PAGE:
AbM members carry the coffin of slain leader Nokuthula Mabaso. Photo: Siya Mbhele
AbM leader George Mqapheli Bonono called on the UN to take a stand against the murders of the movement’s leaders, and for the South African government to set up a commission of inquiry to ensure justice for all victims of political killings
On Friday September 30, South Africa’s militant shack dwellers’ movement, Abahlali baseMjondolo (AbM), in a speech addressed to the United Nations, demanded justice for the lethal repression unleashed on its members
Speaking at an event on the sidelines of the 51st session of the UN Human Rights Council in Geneva, AbM’s national vice president George Mqapheli Bonono stated, “Our movement was formed in 2005 to struggle for a just and equal society based on respect and dignity for all people. Most of our members live in appalling conditions in shacks”
With over 115,000 members across South Africa today, AbM has been occupying lands to build housing for the urban poor for nearly two decades. Bonono added, “We organize for access to land and decent housing, to build women’s power from below, and against xenophobia— objectives that strongly align with key commitments set out in the Vienna Declaration and Programme of Action.”
The shacks built by AbM members are self-connected to water and electricity supply systems, without any assistance or permission from the government. In its eKhenana occupation, comprising 3,000 shacks, AbM has been working towards sustainability, setting up communal projects — including a vegetable garden, a poultry farm, and a tuck shop — as well as the Frantz Fanon school for political education.
In its struggle to secure dignity and basic rights for its members, the AbM has faced “severe repression, including slander, assault, arrest, violent and unlawful evictions, false imprisonment, torture, and killings,” Bonono stated. He added that the situation had been particularly severe in the city of Durban.
The eKhenana occupation in particular has also faced several illegal demolition drives by the local African National Congress-led municipal authorities, even though an eviction moratorium was put in place during the COVID-19 pandemic.
“Since 2009, 24 of our leaders have been killed; some by police, others by armed state forces, and some by assassins linked to local politicians. So far this year, we have lost four comrades. One was murdered by masked police officers and three were murdered by assassins,” Bonono stated.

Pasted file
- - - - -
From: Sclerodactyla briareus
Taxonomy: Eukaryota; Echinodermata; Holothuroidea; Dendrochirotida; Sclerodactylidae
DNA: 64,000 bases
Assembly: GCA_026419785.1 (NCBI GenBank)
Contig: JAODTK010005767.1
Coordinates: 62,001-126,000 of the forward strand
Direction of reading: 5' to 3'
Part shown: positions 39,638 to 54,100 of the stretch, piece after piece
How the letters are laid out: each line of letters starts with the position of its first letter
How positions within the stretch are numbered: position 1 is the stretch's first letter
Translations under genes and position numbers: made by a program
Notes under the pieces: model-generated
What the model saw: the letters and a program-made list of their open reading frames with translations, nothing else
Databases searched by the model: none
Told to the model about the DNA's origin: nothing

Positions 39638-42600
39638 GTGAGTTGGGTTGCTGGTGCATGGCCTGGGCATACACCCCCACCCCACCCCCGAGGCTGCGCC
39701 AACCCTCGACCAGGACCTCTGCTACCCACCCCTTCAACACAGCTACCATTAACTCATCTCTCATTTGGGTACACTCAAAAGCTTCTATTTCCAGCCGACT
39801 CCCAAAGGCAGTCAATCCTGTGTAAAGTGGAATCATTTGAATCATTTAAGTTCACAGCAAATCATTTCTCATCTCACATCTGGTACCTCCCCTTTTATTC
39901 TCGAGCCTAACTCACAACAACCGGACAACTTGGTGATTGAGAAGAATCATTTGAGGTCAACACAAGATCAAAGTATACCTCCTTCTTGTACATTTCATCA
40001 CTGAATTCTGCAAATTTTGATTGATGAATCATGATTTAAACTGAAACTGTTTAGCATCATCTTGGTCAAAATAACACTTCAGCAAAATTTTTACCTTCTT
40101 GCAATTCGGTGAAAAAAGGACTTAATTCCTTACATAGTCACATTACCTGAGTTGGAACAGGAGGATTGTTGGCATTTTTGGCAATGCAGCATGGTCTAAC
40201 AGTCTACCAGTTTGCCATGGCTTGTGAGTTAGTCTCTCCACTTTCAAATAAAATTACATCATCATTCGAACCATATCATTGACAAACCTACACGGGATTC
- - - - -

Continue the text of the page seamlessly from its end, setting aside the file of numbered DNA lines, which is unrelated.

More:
On August 20, the chairperson of the eKhenana commune, 28-year-old Lindokuhle Mnguni, was assassinated by two gunmen in his home in Cato Crest, Durban. Eyewitnesses stated that the killers were part of the same hit squad that killed eKhenana’s deputy chairperson Ayanda Ngila on March 8. Both leaders were out on bail after being arrested on a murder charge at the time of their assassination. Just months after Ngila was killed, another AbM leader in eKhenana, Nokuthula Mabaso, was assassinated on May 5. Both Mabaso and Mnguni had been witnesses to the murder of Ngila.
“There are only two cases in which the perpetrators of these killings have been brought to justice. A police officer was imprisoned for twelve years for the murder of Nqobile Nzuza in 2013,” Bonono said on Friday. 17-year-old Nzuza was shot from behind by the police during a peaceful road blockade organized by AbM in Cato Crest to demand an end to illegal evictions, corruption, and police repression.
In 2016, two local ANC ward councillors were sentenced to life imprisonment for the murder of prominent AbM leader Thuli Ndlovu. She was killed in September 2014 after a gunman entered her home in KwaNdengezi and proceeded to shoot her seven times.
“There has been no justice for the 22 comrades that we have lost to the politics of blood,” Bonono decried in his statement.
“We call on the UN to take a stand against the ongoing murder of our leaders and we call on our own government to urgently establish a national commission of inquiry into these murders and to ensure justice for all victims of political killiings in South Africa.
On September 9, the Socio-Economic Rights Institute of South Africa (SERI) had also called for an “urgent national intervention” to protect AbM activists against ongoing attacks. Endorsed by over 140 civil society organizations, the letter said, “As members of civil society, in support of Abahlali, we condemn these attacks and further condemn the apparent silence on these events from the state…Such violence against movements and organizations like Abahlali is an indication that South Africa’s constitutional democracy and the freedoms for which we fought so hard are under attack.”